The Foreign NGO Management Law ([境外非政府组织境内活动管理法]) that passed in April has left many with questions.
Foreign NGOs and other organizations doing CSR work in China are eager to learn how this new law will impact them. Aiming to air some of these concerns and questions, AmCham China organized a talk about the Foreign NGO Management Law on May 18 to bring together voices from the U.S. Embassy, nonprofits and law firms. To get a complete picture of the clarifications organizations are looking for, the AmCham China Policy Team is seeking input from impacted organizations. Submit questions about how the law will be implemented to email@example.com.
Here are some of the essential updates about the law.
Foreign NGO Management Law: National Security and Public Good
The 2016 PRC Law On The Management Of Foreign Non-Governmental Organizations' Activities Within Mainland China (its official name) was passed on April 28 and will go into effect Jan. 1, 2017. Its formal purpose, as stated in article one, is to “standardize and guide the activities of overseas NGOs on the Chinese mainland, to safeguard their legal rights and to promote exchange and cooperation.” Critics have argued that the law will make it unnecessarily difficult for foreign NGOs to operate in China, citing a large increase in police authority over the activities of NGOs in China. After a brief public comment period in March, the law underwent a third and final round of revisions. A few items of note:
- Who is “foreign”: NGOs based in Hong Kong, Taiwan and Macao will also be governed by this law.
- Areas of activity: Foreign NGO activity will have to stay within regions drawn out by the law (culture and sports, economics, education, environmental protection, health, science and technology) as well as a forthcoming catalog of areas for activity, potentially similar in spirit to the catalogs for foreign investment.
- Time limits removed: In previous versions, organizations were required to reregister every five years. These time limits have been removed.
- Number of offices: Organizations may establish offices throughout mainland China. The draft had limited foreign NGOs to one office.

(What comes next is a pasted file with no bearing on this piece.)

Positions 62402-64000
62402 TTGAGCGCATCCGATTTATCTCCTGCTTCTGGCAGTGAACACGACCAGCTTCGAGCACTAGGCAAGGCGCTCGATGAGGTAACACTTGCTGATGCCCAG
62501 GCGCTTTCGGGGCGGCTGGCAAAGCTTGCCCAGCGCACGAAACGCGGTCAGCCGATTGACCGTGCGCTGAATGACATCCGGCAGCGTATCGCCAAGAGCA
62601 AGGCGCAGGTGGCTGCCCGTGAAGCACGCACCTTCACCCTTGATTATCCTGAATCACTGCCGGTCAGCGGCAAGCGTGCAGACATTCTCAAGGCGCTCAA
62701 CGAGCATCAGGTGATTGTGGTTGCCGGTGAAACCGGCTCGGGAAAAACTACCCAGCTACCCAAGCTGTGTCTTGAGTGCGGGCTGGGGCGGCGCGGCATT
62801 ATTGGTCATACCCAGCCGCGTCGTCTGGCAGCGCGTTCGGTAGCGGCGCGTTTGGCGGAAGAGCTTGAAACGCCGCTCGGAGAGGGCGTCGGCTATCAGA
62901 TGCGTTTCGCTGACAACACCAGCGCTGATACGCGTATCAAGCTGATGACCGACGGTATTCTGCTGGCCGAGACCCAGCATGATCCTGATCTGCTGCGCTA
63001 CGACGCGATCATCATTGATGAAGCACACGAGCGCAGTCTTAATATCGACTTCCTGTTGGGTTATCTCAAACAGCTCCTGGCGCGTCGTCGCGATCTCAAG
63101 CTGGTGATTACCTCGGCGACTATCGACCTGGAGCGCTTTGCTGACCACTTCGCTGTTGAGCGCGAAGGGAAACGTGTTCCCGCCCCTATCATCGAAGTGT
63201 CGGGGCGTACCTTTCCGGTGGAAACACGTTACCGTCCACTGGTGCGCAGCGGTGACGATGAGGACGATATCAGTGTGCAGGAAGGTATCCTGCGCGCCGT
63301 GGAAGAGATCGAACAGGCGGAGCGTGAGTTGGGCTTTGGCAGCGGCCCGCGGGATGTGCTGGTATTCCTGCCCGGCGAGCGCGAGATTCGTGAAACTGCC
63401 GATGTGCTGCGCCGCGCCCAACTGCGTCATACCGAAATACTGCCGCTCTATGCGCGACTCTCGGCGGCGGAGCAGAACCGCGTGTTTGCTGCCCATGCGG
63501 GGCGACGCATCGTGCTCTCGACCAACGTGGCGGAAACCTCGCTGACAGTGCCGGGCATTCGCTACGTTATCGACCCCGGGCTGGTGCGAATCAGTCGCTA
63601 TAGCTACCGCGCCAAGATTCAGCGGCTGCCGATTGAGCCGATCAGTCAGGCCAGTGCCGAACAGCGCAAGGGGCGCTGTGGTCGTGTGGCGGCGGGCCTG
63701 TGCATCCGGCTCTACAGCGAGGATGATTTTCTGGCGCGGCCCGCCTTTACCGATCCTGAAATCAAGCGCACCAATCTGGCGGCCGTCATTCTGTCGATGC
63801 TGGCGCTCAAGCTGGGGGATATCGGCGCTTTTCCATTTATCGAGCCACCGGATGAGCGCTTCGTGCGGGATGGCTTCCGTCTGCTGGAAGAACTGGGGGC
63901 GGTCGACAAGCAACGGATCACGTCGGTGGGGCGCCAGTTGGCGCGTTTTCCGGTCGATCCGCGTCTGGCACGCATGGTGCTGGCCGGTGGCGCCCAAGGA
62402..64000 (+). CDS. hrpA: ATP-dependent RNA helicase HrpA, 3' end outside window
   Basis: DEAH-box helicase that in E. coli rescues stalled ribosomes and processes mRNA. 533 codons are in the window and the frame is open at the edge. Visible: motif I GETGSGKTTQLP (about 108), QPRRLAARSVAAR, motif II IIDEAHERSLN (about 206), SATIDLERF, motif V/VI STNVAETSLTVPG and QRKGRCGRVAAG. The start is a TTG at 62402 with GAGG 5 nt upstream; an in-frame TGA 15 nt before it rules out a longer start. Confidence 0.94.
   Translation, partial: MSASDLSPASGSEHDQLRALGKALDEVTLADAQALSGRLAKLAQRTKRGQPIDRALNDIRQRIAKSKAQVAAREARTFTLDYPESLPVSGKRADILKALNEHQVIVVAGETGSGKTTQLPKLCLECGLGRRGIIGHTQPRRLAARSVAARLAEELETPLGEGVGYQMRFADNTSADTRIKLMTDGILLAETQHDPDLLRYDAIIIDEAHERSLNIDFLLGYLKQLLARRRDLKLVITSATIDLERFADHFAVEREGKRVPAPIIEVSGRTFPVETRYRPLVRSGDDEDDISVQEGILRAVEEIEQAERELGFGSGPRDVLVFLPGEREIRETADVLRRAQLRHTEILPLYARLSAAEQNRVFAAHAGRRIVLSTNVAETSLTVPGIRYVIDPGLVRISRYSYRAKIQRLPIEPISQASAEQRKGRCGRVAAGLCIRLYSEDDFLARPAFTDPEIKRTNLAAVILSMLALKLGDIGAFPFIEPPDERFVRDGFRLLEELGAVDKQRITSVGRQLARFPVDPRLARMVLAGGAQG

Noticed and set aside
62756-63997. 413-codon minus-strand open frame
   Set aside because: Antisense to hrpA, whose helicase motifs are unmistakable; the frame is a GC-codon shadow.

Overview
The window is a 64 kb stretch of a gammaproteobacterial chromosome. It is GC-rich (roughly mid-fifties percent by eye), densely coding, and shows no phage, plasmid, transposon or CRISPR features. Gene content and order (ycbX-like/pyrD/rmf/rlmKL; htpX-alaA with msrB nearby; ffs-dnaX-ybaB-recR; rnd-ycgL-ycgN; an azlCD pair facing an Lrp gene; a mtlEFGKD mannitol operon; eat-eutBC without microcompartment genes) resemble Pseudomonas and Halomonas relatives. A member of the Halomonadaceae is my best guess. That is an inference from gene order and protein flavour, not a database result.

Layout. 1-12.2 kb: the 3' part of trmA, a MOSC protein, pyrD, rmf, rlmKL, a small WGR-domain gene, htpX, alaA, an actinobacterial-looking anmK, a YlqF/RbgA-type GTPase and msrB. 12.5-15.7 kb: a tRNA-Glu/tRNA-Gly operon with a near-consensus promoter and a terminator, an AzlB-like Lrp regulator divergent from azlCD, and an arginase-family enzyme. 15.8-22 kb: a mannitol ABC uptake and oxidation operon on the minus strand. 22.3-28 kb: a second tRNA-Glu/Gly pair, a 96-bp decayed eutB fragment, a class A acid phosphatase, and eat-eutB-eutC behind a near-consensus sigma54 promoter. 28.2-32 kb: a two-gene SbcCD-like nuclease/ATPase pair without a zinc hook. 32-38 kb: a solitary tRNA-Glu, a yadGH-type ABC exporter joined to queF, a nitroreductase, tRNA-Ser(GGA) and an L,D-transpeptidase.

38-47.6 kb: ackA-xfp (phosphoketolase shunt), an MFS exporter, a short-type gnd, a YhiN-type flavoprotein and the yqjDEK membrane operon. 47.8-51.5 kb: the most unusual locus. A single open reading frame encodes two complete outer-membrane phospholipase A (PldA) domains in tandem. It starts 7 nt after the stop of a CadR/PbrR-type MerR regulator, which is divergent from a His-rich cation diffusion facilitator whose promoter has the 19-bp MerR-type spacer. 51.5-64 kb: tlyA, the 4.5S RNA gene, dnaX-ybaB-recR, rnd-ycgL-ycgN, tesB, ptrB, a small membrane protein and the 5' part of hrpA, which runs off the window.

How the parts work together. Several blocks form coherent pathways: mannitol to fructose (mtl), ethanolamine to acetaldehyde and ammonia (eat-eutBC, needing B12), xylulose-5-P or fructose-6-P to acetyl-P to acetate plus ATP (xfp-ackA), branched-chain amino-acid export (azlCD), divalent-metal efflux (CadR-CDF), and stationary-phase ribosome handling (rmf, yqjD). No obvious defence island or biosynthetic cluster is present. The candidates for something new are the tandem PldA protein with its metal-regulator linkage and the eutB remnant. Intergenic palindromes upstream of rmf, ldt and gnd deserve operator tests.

- Volunteer recruitment: Legally registered organizations may freely recruit volunteers and staff. Previous iterations of the law required organizations to go through government channels to recruit.
- Increased disclosure: Financial reports audited by local tax bureaus must now be submitted for all activities and spending.
- Change in double registration: In previous versions, NGOs had to register with their professional supervisory unit (PSU) as well as apply for a police permit for any public activity. It is reported that the PSU is now responsible for reviewing activity proposals and applying for the police permit at least 15 days before an event. The police still have authority to halt activities at its discretion. Additionally, China Law Translate noted that “The full scope of agencies eligible to be a PSU is unclear, and it is also unclear if they will be willing to take on the added responsibility, and liability, of working with a foreign group whose work plans, financial reports, and activity summaries they must review.” A list of PSUs will be released at a later date.
- NGOs without rep offices: Previous iterations of the law had mandated NGOs without in-country rep offices to obtain a temporary activity permit or a supervisory unit, but this has been removed. NGOs without local offices will need local partners, though. In-country expenses must be routed through Chinese partner's bank accounts. This will effect the many NGO exchanges that involve foreign NGOs without a brick and mortar presence.
- Exceptions for education and hospitals: There is a closed set of carve-outs for cooperation between foreign and Chinese “schools, hospitals, natural science and engineering technology research agencies or scholar organizations,” under the condition that both must fall into this category.
It remains to be seen how the law will be enforced, and whether changes will make it easier for charities aligned with national interests to operate. However, concerns over bureaucratic backlog may discourage organizations from establishing comprehensive giving plans in China.